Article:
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This bike was a Centurion Pro Tour originally, a high-quality Japanese-made touring bike from 1978.  One of Centurion's top-of-the-line models, the Pro Tour had some cool features rarely seen on a production bike: brazed-on centerpull brake calipers and a fully chromed frame.   Later iterations of the Pro Tour (from 1980-1984) had more common cantilever brakes, making the early editions quite rare.

I won this Pro Tour on eBay recently, and it arrived in fairly dismal condition.  The paint had numerous scratches and rust, and the parts were a haphazard mix of original components and later replacements.  I decided to strip the paint off to reveal the original chrome underneath, and while I was at it, to convert the bike to 650B wheels instead of using the original 27" ones that came with it.  I also made many more changes and additions – read on to learn more…

First off, the removal of the paint.  I read a number of tutorials online and bought Kleanstrip aircraft stripper.  It's an aerosol spray-on stripper that's supposed to work in 15 minutes.  NOPE.  It removed some paint, but much of it stayed on.  The next day I bought a can of Rock Miracle, a jellied-liquid stripper that you paint on with a brush.  WOW!  This stuff began working the minute I applied it to the paint. 

Keep in mind, however – these are nasty chemicals!  I worked outdoors and wore a face mask, goggles, and rubber gloves.  I got a tiny speck of the Rock Miracle stripper on my bare skin and it immediately started burning me.  I had to stop and carefully wash up before returning to the job.  The paint melted off easily and I completed the job in about two hours.


Once the frame was clean, I gave it a good wipe down with Simple Green and polished the chrome with Simi-Chrome polish.  While I was stripping the paint, I kept the headset and other clamp-on bits in a bowl filled with Evapo-Rust.  This is another chemical that I highly recommend.  It's completely non-toxic and has no odor so you can use it inside.  It does a great job of removing rust from metal, better so far than my experiments with oxalic acid.  The only downside is that you need to be patient – you get the best results when the parts soak overnight.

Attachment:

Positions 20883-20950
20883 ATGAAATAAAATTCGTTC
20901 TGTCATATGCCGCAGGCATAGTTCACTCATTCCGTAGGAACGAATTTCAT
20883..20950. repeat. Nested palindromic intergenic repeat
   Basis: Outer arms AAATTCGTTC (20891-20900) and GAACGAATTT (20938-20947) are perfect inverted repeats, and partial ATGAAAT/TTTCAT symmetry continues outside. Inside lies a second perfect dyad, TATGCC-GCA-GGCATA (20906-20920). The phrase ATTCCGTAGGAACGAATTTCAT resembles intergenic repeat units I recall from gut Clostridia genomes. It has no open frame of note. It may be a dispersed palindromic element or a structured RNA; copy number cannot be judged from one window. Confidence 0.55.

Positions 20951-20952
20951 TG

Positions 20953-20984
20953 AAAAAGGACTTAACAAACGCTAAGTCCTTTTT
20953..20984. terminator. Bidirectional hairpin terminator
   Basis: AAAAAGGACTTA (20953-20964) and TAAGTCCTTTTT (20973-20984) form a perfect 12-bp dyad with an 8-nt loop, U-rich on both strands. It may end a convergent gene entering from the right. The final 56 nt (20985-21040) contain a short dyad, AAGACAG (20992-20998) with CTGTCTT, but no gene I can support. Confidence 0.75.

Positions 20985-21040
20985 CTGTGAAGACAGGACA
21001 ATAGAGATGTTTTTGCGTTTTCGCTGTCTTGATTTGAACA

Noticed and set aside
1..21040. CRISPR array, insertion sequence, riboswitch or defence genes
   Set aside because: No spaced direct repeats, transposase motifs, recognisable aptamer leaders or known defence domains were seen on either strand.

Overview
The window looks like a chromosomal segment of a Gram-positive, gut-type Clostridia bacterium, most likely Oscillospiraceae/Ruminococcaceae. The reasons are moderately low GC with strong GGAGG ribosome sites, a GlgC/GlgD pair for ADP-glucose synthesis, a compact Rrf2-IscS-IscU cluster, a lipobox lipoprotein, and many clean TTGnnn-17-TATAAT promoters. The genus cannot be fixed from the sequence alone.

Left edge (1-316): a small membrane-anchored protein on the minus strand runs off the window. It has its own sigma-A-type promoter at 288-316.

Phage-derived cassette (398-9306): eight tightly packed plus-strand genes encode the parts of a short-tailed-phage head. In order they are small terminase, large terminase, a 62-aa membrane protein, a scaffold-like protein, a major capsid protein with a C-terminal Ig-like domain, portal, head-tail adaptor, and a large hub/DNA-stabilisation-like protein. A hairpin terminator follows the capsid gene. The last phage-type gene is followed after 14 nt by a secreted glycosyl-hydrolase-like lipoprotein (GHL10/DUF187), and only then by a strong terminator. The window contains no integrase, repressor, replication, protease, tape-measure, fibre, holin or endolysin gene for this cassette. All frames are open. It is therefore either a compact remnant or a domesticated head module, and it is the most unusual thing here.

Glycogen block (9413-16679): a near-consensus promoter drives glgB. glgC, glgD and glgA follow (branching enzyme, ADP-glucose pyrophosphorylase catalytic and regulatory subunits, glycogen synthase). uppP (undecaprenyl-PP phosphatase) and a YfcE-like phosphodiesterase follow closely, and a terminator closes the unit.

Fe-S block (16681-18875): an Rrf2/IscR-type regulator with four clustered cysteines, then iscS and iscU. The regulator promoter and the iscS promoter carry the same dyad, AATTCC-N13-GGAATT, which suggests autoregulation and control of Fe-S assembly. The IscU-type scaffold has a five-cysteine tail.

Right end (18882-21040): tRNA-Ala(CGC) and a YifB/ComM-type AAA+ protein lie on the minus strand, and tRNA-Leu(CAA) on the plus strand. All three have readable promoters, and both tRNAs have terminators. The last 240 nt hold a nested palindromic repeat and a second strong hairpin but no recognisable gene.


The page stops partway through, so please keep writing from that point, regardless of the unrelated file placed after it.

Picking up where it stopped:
With all the parts cleaned and polished, I began assembling the bike.  I kept the original SunTour Cyclone derailleurs, but swapped out the original SR Apex 5 crank for one I made using Nervar 631 crank arms and 50.4 BCD chainrings from a Viscount.  Halfway through the build I decided to use upright "porteur" style bars, and so instead of using the SunTour bar-end shifters it came with, I put on a set of Shimano SL-A400 "Light Action" stem shifters. 


The final touches were the Honjo fenders and chrome racks.  The rear rack is a handmade, vintage French piece that I found on eBay two years ago and have been saving for the right project.  Since the bike frame lacked seatstay braze-ons for a rack, I improvised with some clamps and eye bolts.  The front is a Velo-Orange "constructeur" rack that I bought from the bike store up the street, Silk Road Cycles.  Located in Greenpoint, Brooklyn, it's convenient to have a store that specializes in touring bikes just a few blocks away!

I'm very pleased with how this restoration came out, and looking forward to seeing how it handles on my daily commute.  I'm hoping that the extremely upright riding position created by the porteur bars allows me to wear a suit jacket, something that isn't really feasible on a bike with a forward-leaning setup like drop bars.  All the shiny chrome is mega-bling too – I just hope it doesn't attract the attention of thieves! 

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3 Responses to “Centurion Pro Tour all-chrome 650B townie”

  1. Beautiful 650b conversion. Came out like it was designed for 650b wheels. 

  2. Looks very natural like it was made for 650b wheels.

  3. Jay says:

    I have the same 1978 Centurion Pro Tour, it would be very helpful to know what kind of brakes you used for the 650b conversion. Thanks!

    P.S You did an amazing job on this project!

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